Editor Lei Shi found her way to Roger Corman, king of B-movies and one of the most well-known mentors in the industry. “Back in the old days when I started in post-production, the place to go was Roger Corman’s company, Concorde-New Horizons. He would take anyone who wanted to work for free—basically a golden opportunity to get on a network show as an apprentice. So I worked as an apprentice editor and learned editing and assistant editing, and eventually started getting paid as an assistant editor.”
Recognizing Good Advice When It’s Given
Craig Chester, actor (Swoon) and writer (True Blood), met his mentor, actress Joanne Woodward, when he auditioned for her play The Lover at Sarah Lawrence College: “Joanne noticed that I had a kind of plaintive, naturalistic quality as an actor and told me that I was more suited for film acting than for the theater—something I did not want to hear, but then again, your mentor is also usually the first person to break the news to you that you are both more and less than you know. I was dead set on a career in New York theater and had no interest in doing films; the AIDS crisis had me politicized as a young gay man and I had no interest in being in the closet. But Joanne called me out on my limiting beliefs. A couple of years later in 1992, I went on to star in Swoon. Being an openly gay actor became part of my ‘brand,’ although we didn’t call it that back then.”
Actor, writer, director Jayce Bartok (The Cake Eaters, Fall to Rise) acted in director Tom McCarthy’s first film, The Station Agent. “Tom read my first script, The Cake Eaters, and sat with me early one morning in the village giving feedback. Then, when I was working on a test reel for my film Fall to Rise—in which we used faux documentary interviews with the leads as a technique—I sent it to Tom. While walking down a back street in Portland, Oregon, my phone rings. It’s Tom, asking me to explain what I was trying to do with the technique. I did, but he said, ‘Look, write a good script. That’s all that’s important.’”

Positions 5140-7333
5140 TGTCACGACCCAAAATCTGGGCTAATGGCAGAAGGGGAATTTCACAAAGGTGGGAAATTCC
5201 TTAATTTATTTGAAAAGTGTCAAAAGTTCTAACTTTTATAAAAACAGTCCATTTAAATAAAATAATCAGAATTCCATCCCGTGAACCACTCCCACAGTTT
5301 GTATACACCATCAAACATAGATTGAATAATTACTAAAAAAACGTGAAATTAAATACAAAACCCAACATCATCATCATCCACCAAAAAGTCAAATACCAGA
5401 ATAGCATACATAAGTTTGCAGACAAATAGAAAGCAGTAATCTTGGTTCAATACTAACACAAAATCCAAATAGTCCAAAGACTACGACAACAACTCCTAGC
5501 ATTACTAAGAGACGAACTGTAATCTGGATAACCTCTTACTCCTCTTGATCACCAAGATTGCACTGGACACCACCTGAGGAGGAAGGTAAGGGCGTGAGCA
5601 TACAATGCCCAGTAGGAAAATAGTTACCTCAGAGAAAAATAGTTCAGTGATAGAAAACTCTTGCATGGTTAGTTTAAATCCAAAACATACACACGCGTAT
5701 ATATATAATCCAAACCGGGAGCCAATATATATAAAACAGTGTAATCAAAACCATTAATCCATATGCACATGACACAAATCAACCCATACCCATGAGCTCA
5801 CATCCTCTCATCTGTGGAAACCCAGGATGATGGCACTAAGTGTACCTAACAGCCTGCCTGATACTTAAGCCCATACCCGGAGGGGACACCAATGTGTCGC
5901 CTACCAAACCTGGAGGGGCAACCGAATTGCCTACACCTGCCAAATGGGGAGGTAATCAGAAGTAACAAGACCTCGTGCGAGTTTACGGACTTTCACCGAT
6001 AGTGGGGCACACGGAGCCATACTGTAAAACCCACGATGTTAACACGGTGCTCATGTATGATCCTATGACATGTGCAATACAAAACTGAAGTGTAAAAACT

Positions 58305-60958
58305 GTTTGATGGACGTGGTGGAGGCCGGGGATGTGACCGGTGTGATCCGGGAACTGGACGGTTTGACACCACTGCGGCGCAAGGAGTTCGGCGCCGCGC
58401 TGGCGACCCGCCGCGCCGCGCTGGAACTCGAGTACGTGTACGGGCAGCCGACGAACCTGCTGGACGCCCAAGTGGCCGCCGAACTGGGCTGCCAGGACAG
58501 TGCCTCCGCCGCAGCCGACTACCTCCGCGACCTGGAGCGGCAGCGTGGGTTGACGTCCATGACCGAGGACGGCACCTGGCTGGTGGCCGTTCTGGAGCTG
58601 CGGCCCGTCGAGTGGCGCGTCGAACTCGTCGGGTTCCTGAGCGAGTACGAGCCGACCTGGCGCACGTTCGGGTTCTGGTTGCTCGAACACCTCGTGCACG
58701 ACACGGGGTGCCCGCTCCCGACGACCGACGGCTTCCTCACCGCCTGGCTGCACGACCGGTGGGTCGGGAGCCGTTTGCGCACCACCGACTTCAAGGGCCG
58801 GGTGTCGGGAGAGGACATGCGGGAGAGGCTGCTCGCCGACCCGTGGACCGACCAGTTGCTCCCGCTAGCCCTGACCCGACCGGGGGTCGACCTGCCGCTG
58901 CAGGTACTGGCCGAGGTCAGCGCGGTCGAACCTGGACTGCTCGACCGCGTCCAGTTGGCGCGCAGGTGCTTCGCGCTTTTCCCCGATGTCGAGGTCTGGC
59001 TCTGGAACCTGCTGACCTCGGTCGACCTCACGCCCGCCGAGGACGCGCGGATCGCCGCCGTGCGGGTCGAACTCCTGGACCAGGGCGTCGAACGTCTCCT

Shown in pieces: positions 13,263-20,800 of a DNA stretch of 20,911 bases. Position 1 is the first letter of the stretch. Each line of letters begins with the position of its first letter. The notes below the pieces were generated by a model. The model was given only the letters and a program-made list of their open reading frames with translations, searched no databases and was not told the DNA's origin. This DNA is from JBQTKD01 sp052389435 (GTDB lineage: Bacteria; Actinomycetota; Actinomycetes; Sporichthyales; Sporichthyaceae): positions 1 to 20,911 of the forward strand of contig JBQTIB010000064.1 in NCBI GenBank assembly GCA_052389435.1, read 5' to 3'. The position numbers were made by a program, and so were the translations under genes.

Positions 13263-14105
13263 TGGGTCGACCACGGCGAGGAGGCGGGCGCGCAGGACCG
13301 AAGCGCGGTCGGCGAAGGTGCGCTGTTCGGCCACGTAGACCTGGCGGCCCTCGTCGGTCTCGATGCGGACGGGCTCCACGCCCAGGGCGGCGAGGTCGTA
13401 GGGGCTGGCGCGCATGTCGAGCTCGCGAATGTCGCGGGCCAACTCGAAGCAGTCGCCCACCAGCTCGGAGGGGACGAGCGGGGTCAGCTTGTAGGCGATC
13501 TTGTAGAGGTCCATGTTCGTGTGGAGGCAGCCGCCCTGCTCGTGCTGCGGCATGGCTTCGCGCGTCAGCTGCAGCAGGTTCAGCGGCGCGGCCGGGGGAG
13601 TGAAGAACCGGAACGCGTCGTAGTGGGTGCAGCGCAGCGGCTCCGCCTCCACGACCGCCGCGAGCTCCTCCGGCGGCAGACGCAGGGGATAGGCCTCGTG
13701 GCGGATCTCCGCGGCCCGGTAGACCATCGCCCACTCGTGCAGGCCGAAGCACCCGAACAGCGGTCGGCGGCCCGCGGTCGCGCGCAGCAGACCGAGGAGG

Managing Your Expectations
Ali was my perfect mentor when I was making my first feature, Nonames. He knew my world, he had more experience than I did, and he was available throughout the entire four-year process from development to distribution. But he didn’t do the work—I did. Ali never promised me I’d make it as a moviemaker, or offer to walk me into his agent’s office. In fact, when I overstepped the boundary by asking to be introduced to his fancy new agents, he kindly replied that he was the new kid on the block himself, and needed to find his own way first.
Brooke Goldfinch, director of the award-winning short film “Red Rover,” was mentored by Ridley Scott. “I was a director’s attachment on Alien: Covenant last year, an opportunity I got by applying to a program run by the Australian Director’s Guild. I have seen young filmmakers who think that a mentor will make the difference in their career between success and failure, but I think that’s extremely rare. Mentors have helped me less with meeting the ‘right people,’ and more with support and knowledge.”
Jenkins: “One thing Greg said that stuck with me—he might have been quoting Mindy Kaling—was that mentorship seems to follow movie structure: The main character gets a mentor who is able to train them and guide them through the trials and tribulations of the second act. By the third act, the mentor dies and the hero has to continue on alone.
Fortunately for the hero, they’ve absorbed the teachings of the mentor, and use them to win the day. I like to think it works this way in the real world, as well: Someone can mentor you for a short time and then leave, but that doesn’t mean their impact is any less for leaving. In fact, I think it’s probably better to have a number of mentors through life for short, intense bursts. In my experience, mentor-mentee relationships seem to work best if a specific project is involved. It’s a little hard to have this relationship happen organically if there isn’t a mutual external focus. If a specific project is involved, it’s less abstract.”